Making Sense out of the Holiday Season

Sense of Touch-webDo you ever feel like this time of year goes by too quickly? Maybe you feel that you aren’t giving your child enough time. The one-on-one time you would normally have with your child too often gets put on hold during this busy time of year.

With all the extra preparation to be done, parents often feel exhausted and stretched thin. Throw in a few extra festive gatherings, and some sleepless nights as small children battle minor sniffles, coughs and ear aches (ouch). Any parent, even with the best of intentions, can easily feel like skipping the bedtime story, craft, or activity they had planned to share with their child.

Don’t worry, that’s okay! Sometimes you need a break too! It’s okay to just spend time together, chilling out. Maybe you just get to sit next to your child and watch her play while you enjoy a coffee and your own “time out.” Maybe you cuddle up together with blankets and watch a favourite holiday show. Maybe you get to squeeze in a nap with your baby or toddler. That’s all okay. Its okay to turn down an expected appearance when you or your child are feeling unwell. Remember to take time for yourself and your child.

Don’t stress about ensuring that you’re providing your little one with learning. You are providing her with learning whenever you do things together! Or you can simply talk to your child about what is around her, remembering the five senses. There are plenty of learning opportunities that happen naturally.

  1. What do they see? Snow, Santa, nativity scenes, trees with lights, white rabbits, birds, inflatable characters decorating the front lawns in every neighbourhood, etc.
  2. What do they hear? Bells, music, noisy crowds, carollers, birds, etc.
  3. What can they feel? Tree branches, snow, some decorations, gifts, hugs, snowflakes, etc.
  4. What can they taste? Trying new foods is often part of any holiday celebration, candies, popcorn, etc.
  5. What can they smell? Cookies, trees, candles, etc.

It is easy to relate any of the senses to numeracy as well. For example, try asking how many, what colour, what shape, what size, what pattern your child can see, or hear, or feel etc. In our 3,2,1, FUN! program, we support parents by celebrating what they do with their children, and offer more ideas to extend each family’s learning journey.

Enjoy your little ones in their moments of discovery and exploration, and you will be making memorable moments with little effort.

 

A Tip to Help Get Ready for the Holidays with Kids

Singing-webIt’s December already! Do you feel a little frazzled, the way I do? I’m rushing around and running out of time to get things done before the holidays. During this time, it’s easy to lose track of what the season is really all about. To me, it’s a time to spend with family and friends that I don’t see often, and to think of others less fortunate than myself.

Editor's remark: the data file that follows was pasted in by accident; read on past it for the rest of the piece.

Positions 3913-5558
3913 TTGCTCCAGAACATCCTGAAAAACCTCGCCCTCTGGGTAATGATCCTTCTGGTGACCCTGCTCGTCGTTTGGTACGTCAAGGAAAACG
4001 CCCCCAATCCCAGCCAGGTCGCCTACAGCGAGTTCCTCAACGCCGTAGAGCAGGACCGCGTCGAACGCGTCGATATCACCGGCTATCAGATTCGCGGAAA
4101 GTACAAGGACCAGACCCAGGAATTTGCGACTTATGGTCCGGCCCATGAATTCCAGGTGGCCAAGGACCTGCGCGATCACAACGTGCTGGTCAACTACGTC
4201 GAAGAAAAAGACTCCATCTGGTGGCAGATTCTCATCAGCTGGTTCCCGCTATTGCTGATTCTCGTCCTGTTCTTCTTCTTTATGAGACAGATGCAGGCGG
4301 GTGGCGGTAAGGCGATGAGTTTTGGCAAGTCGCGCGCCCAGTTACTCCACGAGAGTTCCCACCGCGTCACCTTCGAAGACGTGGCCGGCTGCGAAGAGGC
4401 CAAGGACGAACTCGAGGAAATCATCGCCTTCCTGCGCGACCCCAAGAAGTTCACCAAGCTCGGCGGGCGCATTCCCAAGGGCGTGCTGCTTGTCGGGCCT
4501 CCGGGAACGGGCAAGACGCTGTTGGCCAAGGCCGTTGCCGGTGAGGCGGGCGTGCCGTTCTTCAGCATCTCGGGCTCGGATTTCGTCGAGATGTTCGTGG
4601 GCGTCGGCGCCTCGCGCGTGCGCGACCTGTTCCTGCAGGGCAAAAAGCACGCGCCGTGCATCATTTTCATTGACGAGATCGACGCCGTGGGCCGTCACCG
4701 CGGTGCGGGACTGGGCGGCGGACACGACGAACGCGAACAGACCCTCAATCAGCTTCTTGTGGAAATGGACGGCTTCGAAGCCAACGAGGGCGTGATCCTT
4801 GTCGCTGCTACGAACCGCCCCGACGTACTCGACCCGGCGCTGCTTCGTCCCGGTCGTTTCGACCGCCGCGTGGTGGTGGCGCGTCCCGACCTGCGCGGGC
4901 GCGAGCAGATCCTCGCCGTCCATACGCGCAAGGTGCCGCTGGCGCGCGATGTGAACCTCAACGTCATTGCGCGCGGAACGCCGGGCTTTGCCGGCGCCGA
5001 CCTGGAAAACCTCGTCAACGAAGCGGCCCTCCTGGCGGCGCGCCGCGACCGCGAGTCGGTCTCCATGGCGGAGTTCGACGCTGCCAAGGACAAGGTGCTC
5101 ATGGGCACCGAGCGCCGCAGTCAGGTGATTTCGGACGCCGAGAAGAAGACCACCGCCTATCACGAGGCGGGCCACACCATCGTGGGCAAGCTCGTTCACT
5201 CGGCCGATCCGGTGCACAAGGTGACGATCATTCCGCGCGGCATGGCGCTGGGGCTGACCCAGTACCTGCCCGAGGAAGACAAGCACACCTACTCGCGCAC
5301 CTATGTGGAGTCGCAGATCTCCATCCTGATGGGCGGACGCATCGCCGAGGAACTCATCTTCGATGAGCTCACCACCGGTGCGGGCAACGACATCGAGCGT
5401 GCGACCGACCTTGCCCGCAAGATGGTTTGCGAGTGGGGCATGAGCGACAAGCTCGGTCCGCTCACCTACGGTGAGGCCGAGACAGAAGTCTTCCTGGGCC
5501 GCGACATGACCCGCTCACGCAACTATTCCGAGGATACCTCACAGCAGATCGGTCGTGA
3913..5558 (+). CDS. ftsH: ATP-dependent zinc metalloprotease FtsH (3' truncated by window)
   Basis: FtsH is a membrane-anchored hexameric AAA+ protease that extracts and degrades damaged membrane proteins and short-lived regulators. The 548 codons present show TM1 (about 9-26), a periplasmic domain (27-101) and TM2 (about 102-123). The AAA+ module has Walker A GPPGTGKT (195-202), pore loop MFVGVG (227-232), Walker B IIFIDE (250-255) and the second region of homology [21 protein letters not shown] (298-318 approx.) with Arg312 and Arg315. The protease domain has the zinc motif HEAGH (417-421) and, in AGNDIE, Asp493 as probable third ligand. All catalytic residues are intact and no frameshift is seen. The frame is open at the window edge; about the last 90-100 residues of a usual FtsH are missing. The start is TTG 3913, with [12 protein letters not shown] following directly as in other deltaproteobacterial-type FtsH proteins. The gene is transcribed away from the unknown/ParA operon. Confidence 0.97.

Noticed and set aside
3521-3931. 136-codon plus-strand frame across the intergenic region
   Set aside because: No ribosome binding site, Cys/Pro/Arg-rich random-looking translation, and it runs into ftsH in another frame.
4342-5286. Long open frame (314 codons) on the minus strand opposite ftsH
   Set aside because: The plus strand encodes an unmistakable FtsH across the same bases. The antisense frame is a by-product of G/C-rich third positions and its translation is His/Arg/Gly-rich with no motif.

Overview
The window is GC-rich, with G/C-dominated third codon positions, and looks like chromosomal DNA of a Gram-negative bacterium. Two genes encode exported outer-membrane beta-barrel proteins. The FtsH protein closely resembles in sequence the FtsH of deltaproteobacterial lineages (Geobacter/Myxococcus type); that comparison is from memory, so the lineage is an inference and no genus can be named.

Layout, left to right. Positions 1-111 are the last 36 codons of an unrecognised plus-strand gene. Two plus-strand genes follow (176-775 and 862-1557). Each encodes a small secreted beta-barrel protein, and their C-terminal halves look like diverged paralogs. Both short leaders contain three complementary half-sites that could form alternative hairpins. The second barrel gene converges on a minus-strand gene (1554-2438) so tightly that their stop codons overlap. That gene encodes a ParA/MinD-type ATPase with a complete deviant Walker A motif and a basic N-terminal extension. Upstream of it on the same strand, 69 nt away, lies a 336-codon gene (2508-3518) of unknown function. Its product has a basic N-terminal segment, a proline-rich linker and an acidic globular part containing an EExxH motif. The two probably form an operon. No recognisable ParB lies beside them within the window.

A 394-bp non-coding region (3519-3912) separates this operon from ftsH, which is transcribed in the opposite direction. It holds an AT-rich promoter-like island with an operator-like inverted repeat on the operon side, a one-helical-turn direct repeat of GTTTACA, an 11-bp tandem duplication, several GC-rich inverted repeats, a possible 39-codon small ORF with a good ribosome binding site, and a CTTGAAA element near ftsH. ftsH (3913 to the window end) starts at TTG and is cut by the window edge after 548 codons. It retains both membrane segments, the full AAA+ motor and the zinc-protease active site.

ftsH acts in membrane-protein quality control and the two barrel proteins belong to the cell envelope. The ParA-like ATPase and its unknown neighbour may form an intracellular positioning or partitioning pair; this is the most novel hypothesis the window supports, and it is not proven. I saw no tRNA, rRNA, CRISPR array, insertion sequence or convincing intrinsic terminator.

With this in mind, I was thinking of the parents who are struggling with the same holiday tasks as myself and have infants and toddlers to take care of at the same time. Preparing for the holidays often means cooking or baking, cleaning the house, decorating, shopping, and wrapping presents, and doing all of this while keeping your child happy can be a challenge.

Rhymes can help make these tasks easier. A child can often be distracted and calmed when they are fussy, and rhymes and songs are a quick, hands free (mostly) way to do that.

Singing your child’s favourite rhymes when they seem about to have a meltdown in a store, or while you are cooking, is not only playful and fun, it also engages your child in literacy. Sing, even when the in-laws are around. They will likely join in, or at the very least they’ll think it’s adorable to see their grandchild singing and even dancing. Here’s one of our favourite winter rhymes to try:

Snowflakes Falling
(Tune of Jingle Bells) 

Snowflakes falling, snowflakes falling
One fell on my toes
Snowflakes falling, snowflakes falling
One fell on my nose
Snowflakes falling, snowflakes falling
One fell on my head
Snowflakes falling, snowflakes falling
Now it’s time to sled!

You can also use rhymes like this while you are doing any activity, such as sledding or building a snowman. I find rhymes and songs make any activity more fun!

What are your favourite holiday rhymes or carols?

In our Rhymes that Bind program, parents enjoy rhymes, finger plays, songs, and simple movement games with their infants and toddlers in a supportive group. If you would like to join us for some rhyming fun, visit the Centre for Family Literacy website to find a program near you in Edmonton!

Celebrate the Joy of the Season on the C.O.W. Bus